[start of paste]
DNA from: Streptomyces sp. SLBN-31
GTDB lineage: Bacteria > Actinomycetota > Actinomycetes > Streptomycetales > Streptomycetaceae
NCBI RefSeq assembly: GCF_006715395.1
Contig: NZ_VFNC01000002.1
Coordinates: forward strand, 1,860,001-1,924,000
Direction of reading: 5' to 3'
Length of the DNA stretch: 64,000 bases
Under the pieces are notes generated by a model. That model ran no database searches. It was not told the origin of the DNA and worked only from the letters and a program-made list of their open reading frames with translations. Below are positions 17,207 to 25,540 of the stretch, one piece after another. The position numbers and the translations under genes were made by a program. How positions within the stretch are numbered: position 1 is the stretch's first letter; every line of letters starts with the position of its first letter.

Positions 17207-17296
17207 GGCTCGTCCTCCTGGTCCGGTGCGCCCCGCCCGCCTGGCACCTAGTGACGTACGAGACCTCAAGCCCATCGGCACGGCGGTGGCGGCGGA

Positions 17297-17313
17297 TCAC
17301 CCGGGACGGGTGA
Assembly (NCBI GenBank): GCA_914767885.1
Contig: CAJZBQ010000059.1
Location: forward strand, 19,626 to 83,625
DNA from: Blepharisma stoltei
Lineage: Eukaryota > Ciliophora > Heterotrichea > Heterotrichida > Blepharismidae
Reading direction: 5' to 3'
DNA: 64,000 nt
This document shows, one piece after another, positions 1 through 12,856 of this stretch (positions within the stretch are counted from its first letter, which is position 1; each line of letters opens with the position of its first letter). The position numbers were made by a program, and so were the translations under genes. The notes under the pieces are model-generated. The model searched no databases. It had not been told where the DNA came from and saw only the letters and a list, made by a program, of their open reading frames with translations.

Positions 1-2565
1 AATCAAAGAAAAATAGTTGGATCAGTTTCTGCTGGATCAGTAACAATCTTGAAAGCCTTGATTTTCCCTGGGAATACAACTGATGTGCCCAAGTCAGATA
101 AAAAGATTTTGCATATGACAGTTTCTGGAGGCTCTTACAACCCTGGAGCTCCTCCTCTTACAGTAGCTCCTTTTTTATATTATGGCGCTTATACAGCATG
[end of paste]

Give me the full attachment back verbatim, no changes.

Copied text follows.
DNA from: Streptomyces sp. SLBN-31
GTDB lineage: Bacteria > Actinomycetota > Actinomycetes > Streptomycetales > Streptomycetaceae
NCBI RefSeq assembly: GCF_006715395.1
Contig: NZ_VFNC01000002.1
Coordinates: forward strand, 1,860,001-1,924,000
Direction of reading: 5' to 3'
Length of the DNA stretch: 64,000 bases
Under the pieces are notes generated by a model. That model ran no database searches. It was not told the origin of the DNA and worked only from the letters and a program-made list of their open reading frames with translations. Below are positions 17,207 to 25,540 of the stretch, one piece after another. The position numbers and the translations under genes were made by a program. How positions within the stretch are numbered: position 1 is the stretch's first letter; every line of letters starts with the position of its first letter.

Positions 17207-17296
17207 GGCTCGTCCTCCTGGTCCGGTGCGCCCCGCCCGCCTGGCACCTAGTGACGTACGAGACCTCAAGCCCATCGGCACGGCGGTGGCGGCGGA

Positions 17297-17313
17297 TCAC
17301 CCGGGACGGGTGA
Assembly (NCBI GenBank): GCA_914767885.1
Contig: CAJZBQ010000059.1
Location: forward strand, 19,626 to 83,625
DNA from: Blepharisma stoltei
Lineage: Eukaryota > Ciliophora > Heterotrichea > Heterotrichida > Blepharismidae
Reading direction: 5' to 3'
DNA: 64,000 nt
This document shows, one piece after another, positions 1 through 12,856 of this stretch (positions within the stretch are counted from its first letter, which is position 1; each line of letters opens with the position of its first letter). The position numbers were made by a program, and so were the translations under genes. The notes under the pieces are model-generated. The model searched no databases. It had not been told where the DNA came from and saw only the letters and a list, made by a program, of their open reading frames with translations.

Positions 1-2565
1 AATCAAAGAAAAATAGTTGGATCAGTTTCTGCTGGATCAGTAACAATCTTGAAAGCCTTGATTTTCCCTGGGAATACAACTGATGTGCCCAAGTCAGATA
101 AAAAGATTTTGCATATGACAGTTTCTGGAGGCTCTTACAACCCTGGAGCTCCTCCTCTTACAGTAGCTCCTTTTTTATATTATGGCGCTTATACAGCATG